Even though God’s righteousness is now available to all who are joined to Messiah, there is coming a day when the righteousness of God will be universally revealed: God is now declaring to men that all everywhere should repent, because He has fixed a day in which He will judge the world in righteousness through a Man whom He has appointed (Acts 17:30-31). Those words are just as true today as they were 1900 years ago when the great Messianic Jew, Rabbi Paul of Tarsus, stood and preached them to the Greek philosophers in the midst of Athens. Of the Messiah it is written in the book of the prophet Isaiah: With righteousness He will judge the poor, and decide with fairness for the afflicted of the earth… righteousness will be the belt about His loins, and faithfulness the belt about His waist. There will be no end to the increase of His government or of peace, on the throne of David, and over His kingdom, to establish it and to uphold it with justice and righteousness from then on and forevermore (Is. 9:6-7, 11:4-5).


The justice of God will be perfectly revealed one day soon – eternal glory to those who have accepted His offer of righteousness in the Messiah, or eternal destruction to those who refuse. The Lord is coming to judge the earth; He will judge the world with righteousness and the peoples in His faithfulness (Psalm 96:13). Does that knowledge give you comfort or a sense of foreboding?

God’s righteousness should be an encouragement to the believer, because we know that God must judge righteously. The child of God can rest securely because he is joined to the righteous Messiah, who became to us righteousness from God. Knowing that God is just should encourage every child of God because His justice requires that the saints be rewarded for their faithfulness. Every good and righteous thing that you have ever done will be noticed and rewarded.

On the other hand, God’s righteousness should be a terror to unbelievers who reject God’s provision of righteousness in the Messiah. But most people try hard not to think too much about a holy God and His righteous standards. The mushy idea that God is too kind, or too unaware, or too uncaring, or too unholy, or too unrighteous to punish the ungodly is a deadly drug for the masses of humanity.Agnosticism is the opiate of the intellectuals. It quiets their fears and enables them to practice all kinds of moral inequity while death draws nearer every day, Hell opens wide its gates, and the command to repent goes unheeded.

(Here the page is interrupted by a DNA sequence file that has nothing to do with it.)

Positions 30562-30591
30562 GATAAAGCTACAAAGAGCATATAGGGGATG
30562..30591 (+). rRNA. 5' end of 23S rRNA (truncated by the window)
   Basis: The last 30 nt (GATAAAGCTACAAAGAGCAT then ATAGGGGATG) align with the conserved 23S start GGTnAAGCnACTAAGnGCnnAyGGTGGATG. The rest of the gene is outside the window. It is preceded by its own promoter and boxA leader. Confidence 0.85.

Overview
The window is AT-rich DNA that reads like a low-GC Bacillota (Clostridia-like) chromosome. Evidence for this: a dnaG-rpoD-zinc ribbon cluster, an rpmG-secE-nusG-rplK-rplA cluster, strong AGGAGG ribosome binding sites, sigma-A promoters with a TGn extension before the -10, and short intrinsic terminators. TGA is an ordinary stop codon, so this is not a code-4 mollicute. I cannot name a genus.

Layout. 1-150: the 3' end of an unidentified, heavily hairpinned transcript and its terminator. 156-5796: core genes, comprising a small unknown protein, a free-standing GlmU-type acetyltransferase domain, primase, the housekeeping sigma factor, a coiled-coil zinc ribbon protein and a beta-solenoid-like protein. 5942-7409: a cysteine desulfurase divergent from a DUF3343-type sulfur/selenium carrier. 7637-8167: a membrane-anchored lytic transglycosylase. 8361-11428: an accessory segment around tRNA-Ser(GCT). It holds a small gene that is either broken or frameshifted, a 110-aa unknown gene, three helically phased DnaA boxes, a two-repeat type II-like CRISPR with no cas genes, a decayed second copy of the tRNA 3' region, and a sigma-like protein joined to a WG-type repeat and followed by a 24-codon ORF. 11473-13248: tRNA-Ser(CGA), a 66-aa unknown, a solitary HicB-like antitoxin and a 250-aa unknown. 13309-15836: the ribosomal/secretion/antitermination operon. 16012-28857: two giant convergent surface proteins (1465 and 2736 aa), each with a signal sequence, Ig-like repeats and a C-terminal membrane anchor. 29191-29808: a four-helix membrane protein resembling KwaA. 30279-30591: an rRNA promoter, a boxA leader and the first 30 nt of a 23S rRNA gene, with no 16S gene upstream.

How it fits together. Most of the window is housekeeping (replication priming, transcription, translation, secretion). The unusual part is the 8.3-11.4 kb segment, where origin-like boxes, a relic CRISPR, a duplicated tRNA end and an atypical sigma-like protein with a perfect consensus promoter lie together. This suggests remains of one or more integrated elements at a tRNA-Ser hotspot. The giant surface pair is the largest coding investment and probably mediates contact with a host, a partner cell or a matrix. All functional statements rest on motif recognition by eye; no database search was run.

Like Adam and Eve in the garden, when we sin our natural tendency is to run away from the Lord God, and avoid Him by attempting to hide in the trees of this life. We must unlearn this wrong behavior and replace it with running to God. After all, He already knows our sins. If we do humble ourselves and confess our sins, we have God’s promise that He is faithful and just to forgive us our sins, and to cleanse us from all unrighteousness. But if we avoid dealing with our sin, it will only fester and get worse. When King David kept silent about his sin, he wasted away. But when he acknowledged it, he was forgiven and he experienced immediate relief and the restoration of God’s blessing.


Life in this world is full of injustice. Sometimes we have the ability and the power to do something about it. But often correcting the inequity we see is beyond our ability. When you find yourself confronted by injustice that is beyond your ability to correct, you can call it to the attention of the Just Judge, and in due time He will bring His justice to that situation. When Abraham interceded for the righteous within the city of Sodom, he reminded the Lord God that He had to act like Himself: Far be it from You to do such a thing, to slay the righteous with the wicked, so that the righteous and the wicked are treated alike. Far be it from You! Shall not the Judge of all the earth deal justly (Genesis 18:25)? God’s response to your plea for justice might not come the way you want, or in the time you want, but God’s justice will come, because it must come. You can confidently rest in the assurance that His righteousness will come. Although injustice might prevail at times, on earth, it will ultimately be righted in heaven.

Does the knowledge of the righteousness of God bring you a sense of joy, or terror? Do you know the righteous Judge? Have you joined yourself to the Righteous Messiah by faith in Him? Are you right with Him? Are you trying to do the right things?

I am indebted to The Knowledge of the Holy by A.W. Tozer for this article.